St Paul's Church, Birmingham

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St Paul's
52°29′07″N 1°54′21″W / 52.4853°N 1.9058°W / 52.4853; -1.9058Coordinates: 52°29′07″N 1°54′21″W / 52.4853°N 1.9058°W / 52.4853; -1.9058
OS grid reference SP064874
Location St Paul's Square, Birmingham
Country England
Denomination Church of England
Website www.saintpaulbrum.org
History
Consecrated 1779 (1779)
Architecture
Heritage designation Grade I listed
Specifications
Bells 10
Tenor bell weight 12 long cwt 2 qtr 13 lb (1,413 lb or 641 kg)
Laity
Organist(s) Paul Car

St Paul’s is a Church of England church in the Georgian St Paul's Square in the Jewellery Quarter, Birmingham, England.

The Grade I listed church[1] was designed by Roger Eykyns of Wolverhampton. Building started in 1777, and the church was consecrated in 1779. It was built on land given by Charles Colmore from his Newhall estate. It was the church of Birmingham's early manufacturers and merchants - Matthew Boulton and James Watt had their own pews, which were bought and sold as commodities at that time.

Drawing from William Hutton's 1809 book An history of Birmingham, showing the church before the spire was added

It is a rectangular church, similar in appearance to St Martin-in-the-Fields, London. The spire was added in 1823 by Francis Goodwin.

East window[edit]

The east window has an important enamelled stained-glass window made in 1791 by Francis Eginton and modelled an altarpiece painted c. 1786 by Benjamin West, now in the Dallas Museum of Art.[2][3] It shows the Conversion of Paul.

Organ[edit]

The church has excellent acoustics and has long given concerts, currently the popular monthly organ recital series 'Thursday Live' by Paul Carr, Organist and Director of Music.

The first documented organ in St Paul's was built in 1830 by James Bishop. It was sited on the gallery at the west end of the church. Banfield enlarged the organ in 1838 including a new Swell division which was probably a replacement for Bishop's Swell rather than an addition. Bevington and Sons rebuilt and enlarged the organ in 1871 and again worked on it in 1897.

The organ was moved to its present location in 1927 by Conacher Sheffield & Co. and was extensively rebuilt. However, the organ case could not be accommodated in its new position unaltered. The wings had to be removed and are now joined together to serve as the screen facing the north gallery, along with some recycled pew doors. The side towers could not fit between the mouldings on the north arcade bases, so the entire case-front was raised so that the corbels of the side towers cleared the mouldings. This caused the side-tower cornices to conflict with the arcade capitals, so the cornices were removed.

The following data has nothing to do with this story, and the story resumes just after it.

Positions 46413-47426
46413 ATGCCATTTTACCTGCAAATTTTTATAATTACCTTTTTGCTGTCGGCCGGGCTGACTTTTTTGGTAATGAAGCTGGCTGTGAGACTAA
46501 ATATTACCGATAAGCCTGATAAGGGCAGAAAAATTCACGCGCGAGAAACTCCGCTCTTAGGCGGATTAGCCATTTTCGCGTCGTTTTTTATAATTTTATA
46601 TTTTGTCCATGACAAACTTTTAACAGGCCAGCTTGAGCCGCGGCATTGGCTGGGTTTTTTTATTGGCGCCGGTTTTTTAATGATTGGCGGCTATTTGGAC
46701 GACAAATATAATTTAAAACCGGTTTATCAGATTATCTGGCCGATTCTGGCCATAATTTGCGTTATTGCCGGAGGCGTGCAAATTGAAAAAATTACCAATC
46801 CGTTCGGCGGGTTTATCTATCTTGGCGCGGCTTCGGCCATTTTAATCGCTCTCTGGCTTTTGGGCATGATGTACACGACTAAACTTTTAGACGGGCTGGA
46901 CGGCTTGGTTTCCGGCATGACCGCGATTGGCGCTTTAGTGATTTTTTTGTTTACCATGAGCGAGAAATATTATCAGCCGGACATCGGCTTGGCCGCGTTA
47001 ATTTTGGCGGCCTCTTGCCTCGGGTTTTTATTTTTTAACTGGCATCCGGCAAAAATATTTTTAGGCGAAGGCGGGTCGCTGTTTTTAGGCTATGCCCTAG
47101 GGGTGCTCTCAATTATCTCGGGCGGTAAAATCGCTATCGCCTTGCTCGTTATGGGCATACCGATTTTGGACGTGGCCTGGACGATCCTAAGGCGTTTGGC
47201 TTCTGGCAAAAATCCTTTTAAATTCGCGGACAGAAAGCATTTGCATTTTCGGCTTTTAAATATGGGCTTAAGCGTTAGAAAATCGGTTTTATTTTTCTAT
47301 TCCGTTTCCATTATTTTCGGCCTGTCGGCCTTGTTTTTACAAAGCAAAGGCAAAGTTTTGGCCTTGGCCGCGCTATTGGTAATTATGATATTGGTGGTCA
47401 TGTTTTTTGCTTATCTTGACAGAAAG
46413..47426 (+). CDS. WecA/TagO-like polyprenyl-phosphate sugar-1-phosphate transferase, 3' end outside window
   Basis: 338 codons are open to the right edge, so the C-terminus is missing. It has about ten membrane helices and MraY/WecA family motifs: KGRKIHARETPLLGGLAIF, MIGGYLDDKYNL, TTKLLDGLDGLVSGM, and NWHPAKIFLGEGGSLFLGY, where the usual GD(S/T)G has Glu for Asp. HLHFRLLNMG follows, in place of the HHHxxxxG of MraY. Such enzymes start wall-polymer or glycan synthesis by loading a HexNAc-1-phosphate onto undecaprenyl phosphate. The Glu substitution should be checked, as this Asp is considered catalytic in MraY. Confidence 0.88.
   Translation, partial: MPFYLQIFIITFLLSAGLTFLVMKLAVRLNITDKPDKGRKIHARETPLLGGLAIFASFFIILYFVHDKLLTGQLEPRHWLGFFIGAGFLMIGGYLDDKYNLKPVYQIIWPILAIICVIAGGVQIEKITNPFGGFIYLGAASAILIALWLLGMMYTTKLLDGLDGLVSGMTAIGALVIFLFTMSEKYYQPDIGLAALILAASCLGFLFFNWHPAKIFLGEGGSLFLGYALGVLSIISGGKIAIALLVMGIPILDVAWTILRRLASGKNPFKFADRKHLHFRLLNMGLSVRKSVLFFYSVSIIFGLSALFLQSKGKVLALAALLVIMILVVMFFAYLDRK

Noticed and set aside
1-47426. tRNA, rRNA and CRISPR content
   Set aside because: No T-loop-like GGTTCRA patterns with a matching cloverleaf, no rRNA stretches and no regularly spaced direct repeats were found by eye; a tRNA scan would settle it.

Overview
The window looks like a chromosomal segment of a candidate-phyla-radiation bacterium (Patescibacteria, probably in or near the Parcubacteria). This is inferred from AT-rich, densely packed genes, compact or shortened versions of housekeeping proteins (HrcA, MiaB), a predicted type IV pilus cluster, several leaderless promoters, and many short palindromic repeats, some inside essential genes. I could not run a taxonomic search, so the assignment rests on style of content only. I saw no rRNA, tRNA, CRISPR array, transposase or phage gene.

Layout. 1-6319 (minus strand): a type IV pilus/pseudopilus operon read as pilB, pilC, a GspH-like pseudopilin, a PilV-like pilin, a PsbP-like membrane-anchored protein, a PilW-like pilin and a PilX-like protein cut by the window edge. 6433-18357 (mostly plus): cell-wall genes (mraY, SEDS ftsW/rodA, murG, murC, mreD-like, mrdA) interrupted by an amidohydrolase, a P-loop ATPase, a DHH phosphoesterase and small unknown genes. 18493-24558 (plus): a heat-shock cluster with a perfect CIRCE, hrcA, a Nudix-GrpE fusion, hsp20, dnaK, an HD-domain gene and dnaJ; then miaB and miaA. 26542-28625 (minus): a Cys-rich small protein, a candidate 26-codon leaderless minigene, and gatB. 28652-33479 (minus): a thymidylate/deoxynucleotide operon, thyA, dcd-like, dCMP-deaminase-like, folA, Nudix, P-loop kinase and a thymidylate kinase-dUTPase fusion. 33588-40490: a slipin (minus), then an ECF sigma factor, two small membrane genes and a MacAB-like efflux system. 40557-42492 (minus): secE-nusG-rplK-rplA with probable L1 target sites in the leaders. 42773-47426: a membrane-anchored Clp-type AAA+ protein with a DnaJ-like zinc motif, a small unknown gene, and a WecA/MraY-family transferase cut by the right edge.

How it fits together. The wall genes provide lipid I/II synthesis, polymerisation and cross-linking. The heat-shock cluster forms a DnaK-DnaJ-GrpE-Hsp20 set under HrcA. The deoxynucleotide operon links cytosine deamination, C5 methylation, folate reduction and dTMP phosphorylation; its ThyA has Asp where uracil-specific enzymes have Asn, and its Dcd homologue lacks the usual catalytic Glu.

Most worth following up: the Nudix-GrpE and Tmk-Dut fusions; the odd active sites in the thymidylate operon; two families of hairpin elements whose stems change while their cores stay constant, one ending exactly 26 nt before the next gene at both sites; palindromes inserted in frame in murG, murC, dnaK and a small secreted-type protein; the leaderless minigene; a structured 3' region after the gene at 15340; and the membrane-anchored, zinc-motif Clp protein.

Following war damage and the resulting weather-related damage, the organ was noted to be in a poor state by 1953, notably the Choir division was completely 'bombed out'. Hill, Norman & Beard remodelled the organ as a two manual and pedal instrument in 1964. This is the organ present today albeit with some additions to the piston system added in 1996. There are a mixture of mechanical and electro-pneumatic actions and soundboards of differing compasses. The pipework consists of some of the original Bishop ranks, some second hand pipework from Hill Norman & Beard's stock in 1964 and one partly new stop – the Great Stopped Diapason.

List of organists[edit]

  • William Ward[4]
  • James Stimpson 1842 - ????
  • Frederick Barnby 1857[5]–1859 (afterwards organist of Montreal Cathedral)
  • Thomas Munden
  • George Hollins
  • John Pearce ???? - 1870[6] (afterwards organist of St. Thomas' Church, Birmingham)
  • Frederick Harrod 1870[7] - ????
  • Bernard Farebrother ???? - 1873 - ????[8] (afterwards organist of Holy Trinity, Birchfield)
  • Paul Carr 2003 - current

Bells[edit]

The first ring of bells was added in 2005. Prior to this the church had three bells used as a service bell and clock chimes. A new ring of ten bells was installed to celebrate the 250th anniversary of the St.Martin’s Guild of Church Bell Ringers and officially opened on 25 November 2005. The tenor weighs 12 long cwt 2 qtr 13 lb (1,413 lb or 641 kg).[9]

See also[edit]

References[edit]

  1. ^ English Heritage. "Grade I (217564)". Images of England. 
  2. ^ Dallas Museum of Art, accession number 1990.232
  3. ^ St Paul's website - Features of St Paul's Church
  4. ^ Birmingham Gazette - Monday 14 December 1846
  5. ^ Birmingham Gazette - Monday 2 March 1857
  6. ^ Birmingham Daily Post - Monday 28 March 1870
  7. ^ Birmingham Daily Post - Monday 28 March 1870
  8. ^ Birmingham Daily Post - Monday 16 July 1888
  9. ^ St Pauls bells

Further reading[edit]

External links[edit]